In the current study, we cross-sectionally investigated changes in oxidative stress (plasma thiobarbituric acid reactive substances: TBARS), subcutaneous adipose tissue adiponectin expression, and plasma adiponectin, as well as their potential relationships in patients with advanced CKD (stages 4 and 5) undergoing MHD (n = 11) or conservative treatment (CT; n = 7). It was hypothesized that 1) fat tissue adiponectin expression declines with increasing oxidative stress in patients undergoing MHD treatment and that 2) adiponectin expression is associated with parallel changes of its plasma concentration. It was further hypothesized that oxidative stress and adiponectin expression would, in turn, be normal in an additional group of nondiabetic renal transplant recipients. TBARS were selected as an oxidative stress marker because they reflect lipid peroxidation (10, 13, 18, 34) and were reported to be directly linked to adipose tissue adiponectin expression in animal models (11), as well as to adiponectin plasma concentration in nonrenal obese patients (11). In addition, TBARS were reported to be increased in subcutaneous adipose tissue samples from CKD patients (12). All patients were selected to be free of obesity and diabetes to avoid the confounding effect of these potential independent causes of oxidative stress and altered adiponectin production (9, 11, 17). The potential involvement of inflammatory state as reflected by the validated index C-reactive protein was also assessed since inflammation can occur in advanced CKD, is commonly negatively associated with circulating adiponectin (1, 32), and could negatively affect its adipose tissue expression (6).
MATERIALS AND METHODS
Study subjects and experimental protocol.
We examined 18 Caucasian patients with advanced CKD [stages 4 and 5 based on estimated glomerular filtration rate (eGFR) according to the National Kidney Foundation classification (29)] divided in two groups undergoing CT (n = 7) or MHD (n = 11) treatment. An additional group of age-, BMI- and gender-matched patients treated with kidney transplantation [CKD stage 3; renal transplant (RT), n = 5] was also studied to assess potential reversibility of observed alterations. The study was approved by the local Ethics Committee, and all participants gave informed consent to it. In CT patients cause of renal failure was hypertension (n = 2), glomerulonephritis (n = 3), or not known (n = 2). In MHD, the cause of renal failure was hypertension (n = 4), glomerulonephritis (n = 4), polycystic kidney disease (n = 2), or bilateral nephrectomy (n = 1). In RT, cause of renal failure before transplantation was hypertension (n = 1), glomerulonephritis (n = 3), and polycystic kidney disease (n = 1). All patients were taking antihypertensive treatment that included ACE inhibitors in seven MHD, five CT, and two RT patients and Ca-antagonists in five MHD, four CT, and two RT patients. One MHD and one CT female patient had hypothyroidism treated with thyroxin with excellent clinical and biochemical control at the time of the study. None of the patients was treated with fish oil. All patients were selected to be ambulatory, nonobese, and nondiabetic with BMI above 20 and below 30 kg/m2 to avoid the potential confounding associations of obesity, diabetes, and cachexia with oxidative stress and altered adipocytokine levels (9, 11, 17, 36). Lack of diabetes was defined on the basis of fasting glucose besides medical history and lack of antidiabetic medications at the time of study or before it. No CKD patient in any group had had cardiovascular events or had a positive history for coronary artery disease on the basis of examination and detailed clinical history. Additional exclusion criteria were liver disease and nephrotic syndrome (defined as daily proteinuria >3.5 g/1.73 m2). All control subjects were healthy, as assessed by medical history and clinical examination, as well as lack of medications taken at the time of the study. Control subjects were selected to be matched for age and gender to the patient groups, as well as within the same BMI limits.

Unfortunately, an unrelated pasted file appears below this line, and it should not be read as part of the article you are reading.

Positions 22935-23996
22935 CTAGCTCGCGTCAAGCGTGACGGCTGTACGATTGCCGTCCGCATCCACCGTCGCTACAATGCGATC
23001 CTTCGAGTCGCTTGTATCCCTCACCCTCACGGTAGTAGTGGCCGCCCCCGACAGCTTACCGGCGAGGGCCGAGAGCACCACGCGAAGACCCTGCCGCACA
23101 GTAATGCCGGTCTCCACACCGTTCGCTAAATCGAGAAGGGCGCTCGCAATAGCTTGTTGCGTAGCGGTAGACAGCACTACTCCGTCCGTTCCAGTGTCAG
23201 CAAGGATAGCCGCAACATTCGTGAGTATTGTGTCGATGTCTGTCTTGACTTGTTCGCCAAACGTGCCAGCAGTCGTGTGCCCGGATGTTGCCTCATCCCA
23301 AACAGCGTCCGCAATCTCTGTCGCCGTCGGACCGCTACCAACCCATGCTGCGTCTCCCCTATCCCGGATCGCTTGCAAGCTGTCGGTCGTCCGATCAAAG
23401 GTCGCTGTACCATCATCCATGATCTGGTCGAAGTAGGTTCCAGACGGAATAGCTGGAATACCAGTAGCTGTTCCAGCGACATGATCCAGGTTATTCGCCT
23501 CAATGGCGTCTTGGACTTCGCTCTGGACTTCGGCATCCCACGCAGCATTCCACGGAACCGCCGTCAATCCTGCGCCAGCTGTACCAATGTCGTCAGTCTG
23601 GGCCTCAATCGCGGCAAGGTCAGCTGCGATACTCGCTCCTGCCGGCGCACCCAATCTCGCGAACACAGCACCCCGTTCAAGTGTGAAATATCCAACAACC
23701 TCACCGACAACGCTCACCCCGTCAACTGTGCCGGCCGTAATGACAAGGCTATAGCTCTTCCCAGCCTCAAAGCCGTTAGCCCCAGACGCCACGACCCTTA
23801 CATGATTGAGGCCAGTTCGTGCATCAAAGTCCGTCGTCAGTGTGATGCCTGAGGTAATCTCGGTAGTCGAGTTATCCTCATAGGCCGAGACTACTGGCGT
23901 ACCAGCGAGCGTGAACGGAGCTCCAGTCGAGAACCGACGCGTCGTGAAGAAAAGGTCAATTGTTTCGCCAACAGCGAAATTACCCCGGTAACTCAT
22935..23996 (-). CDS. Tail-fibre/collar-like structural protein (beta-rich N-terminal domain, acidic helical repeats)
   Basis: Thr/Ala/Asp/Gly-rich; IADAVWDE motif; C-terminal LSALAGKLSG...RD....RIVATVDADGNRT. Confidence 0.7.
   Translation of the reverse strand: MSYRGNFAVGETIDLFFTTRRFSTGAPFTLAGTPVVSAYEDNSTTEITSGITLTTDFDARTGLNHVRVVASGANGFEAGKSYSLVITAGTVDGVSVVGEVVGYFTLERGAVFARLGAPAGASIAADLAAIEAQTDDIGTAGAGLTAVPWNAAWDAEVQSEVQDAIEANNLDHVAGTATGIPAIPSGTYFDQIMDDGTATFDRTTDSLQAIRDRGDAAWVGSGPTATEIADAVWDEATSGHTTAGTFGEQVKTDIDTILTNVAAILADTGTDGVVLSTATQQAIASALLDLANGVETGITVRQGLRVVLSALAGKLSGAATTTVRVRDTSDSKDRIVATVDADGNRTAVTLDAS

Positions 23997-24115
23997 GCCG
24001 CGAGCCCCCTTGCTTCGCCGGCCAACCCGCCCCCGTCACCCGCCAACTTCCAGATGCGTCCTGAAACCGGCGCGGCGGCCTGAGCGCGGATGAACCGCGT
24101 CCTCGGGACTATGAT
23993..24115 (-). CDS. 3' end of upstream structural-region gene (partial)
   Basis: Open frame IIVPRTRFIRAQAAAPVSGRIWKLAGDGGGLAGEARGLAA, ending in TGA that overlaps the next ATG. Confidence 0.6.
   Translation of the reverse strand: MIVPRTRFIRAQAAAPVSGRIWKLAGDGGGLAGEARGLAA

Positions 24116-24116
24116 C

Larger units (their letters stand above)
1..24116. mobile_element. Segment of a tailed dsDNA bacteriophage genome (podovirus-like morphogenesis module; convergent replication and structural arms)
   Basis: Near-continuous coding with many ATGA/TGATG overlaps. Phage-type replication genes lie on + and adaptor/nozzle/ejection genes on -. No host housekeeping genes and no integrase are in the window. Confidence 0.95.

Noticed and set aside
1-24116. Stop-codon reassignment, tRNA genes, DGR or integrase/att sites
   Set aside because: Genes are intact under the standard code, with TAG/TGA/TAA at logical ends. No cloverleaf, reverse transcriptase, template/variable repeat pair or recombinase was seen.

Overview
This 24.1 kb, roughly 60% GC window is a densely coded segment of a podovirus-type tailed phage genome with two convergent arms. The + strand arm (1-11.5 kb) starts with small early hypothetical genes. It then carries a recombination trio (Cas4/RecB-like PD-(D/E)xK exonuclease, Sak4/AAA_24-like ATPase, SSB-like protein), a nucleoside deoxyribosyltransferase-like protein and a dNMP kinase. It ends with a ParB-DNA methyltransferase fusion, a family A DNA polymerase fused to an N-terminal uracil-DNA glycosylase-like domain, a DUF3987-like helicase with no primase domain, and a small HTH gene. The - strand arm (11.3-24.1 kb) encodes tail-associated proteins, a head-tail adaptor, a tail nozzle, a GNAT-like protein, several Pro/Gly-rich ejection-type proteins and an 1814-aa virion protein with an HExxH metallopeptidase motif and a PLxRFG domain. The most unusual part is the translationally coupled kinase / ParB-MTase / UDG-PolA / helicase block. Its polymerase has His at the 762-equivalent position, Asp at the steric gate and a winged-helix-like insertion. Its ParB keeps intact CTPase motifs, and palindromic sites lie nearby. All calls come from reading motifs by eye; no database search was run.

Patients underwent subcutaneous adipose tissue biopsy in the morning after the overnight fast. In MHD patients, samples were taken before the start of a dialysis session to minimize the potential effect of previous dialysis session per se on the studied parameters (7, 30, 31) [although no major acute effects of dialysis have been reported on plasma adiponectin (10)]. After obtaining a blood sample for hormone and TBARS measurement, local anesthesia was induced in the periumbilical skin region under sterile conditions. A superficial incision was then performed followed by removal of 50–100 mg of subcutaneous fat that was immediately frozen in liquid nitrogen and subsequently kept at −80°C until analyses.
Body composition was measured using multifrequency bioimpedence analysis (Sta-Bia Soft Tissue Analyzer, Akern, Pontassieve, Italy) in a quiet environment, with proximal electrodes placed on the dorsal side of wrist and ankle, and the distal electrodes on the second metacarpal (metatarsal)-phalangeal joint (limbs contralateral to the a-v fistula were used in hemodialysis patients) with limbs at 45° abduction (4, 20). Resistance and reactance data were normalized for height and analyzed to calculate body composition parameters (Bodygram Software).
Adipose tissue adiponectin mRNA and protein content.
To assess adiponectin transcriptional expression, total adipose tissue mRNA was extracted from ∼40 mg of adipose tissue using the RNeasy Mini Kit (Qiagen, Cologne, Germany). One microgram of total RNA was reverse-transcribed (RNA Reverse Transcription KIT, Applied Biosystems, Foster City, CA), and adiponectin transcripts were amplified using the following primers and probes, selected using the Primer Express Software (Applied Biosystems): Forward primer: TCAATGGCCCCTGCACTACT; Reverse primer: GGGATGAGTTCAGCACTTAGAGATG; Probe: CCTCTTACCTATGTCCCTTCTCATGCCTTTCC. 28S rRNA was used as reference gene using the following primers and probe: Forward primer: TGGGAATGCAGCCCAAAG; Reverse primer: CCTTACGGTACTTGTTGACTATCG; probe: TGGTAAACTCCATCTAAGGCTAAATACCGGCA. Target and housekeeping genes were amplified separately using real-time polymerase chain reaction, and their final quantitation was achieved using a relative standard curve, as previously described (2). Adiponectin mRNA values were divided by the corresponding 28S rRNA value and expressed as arbitrary units.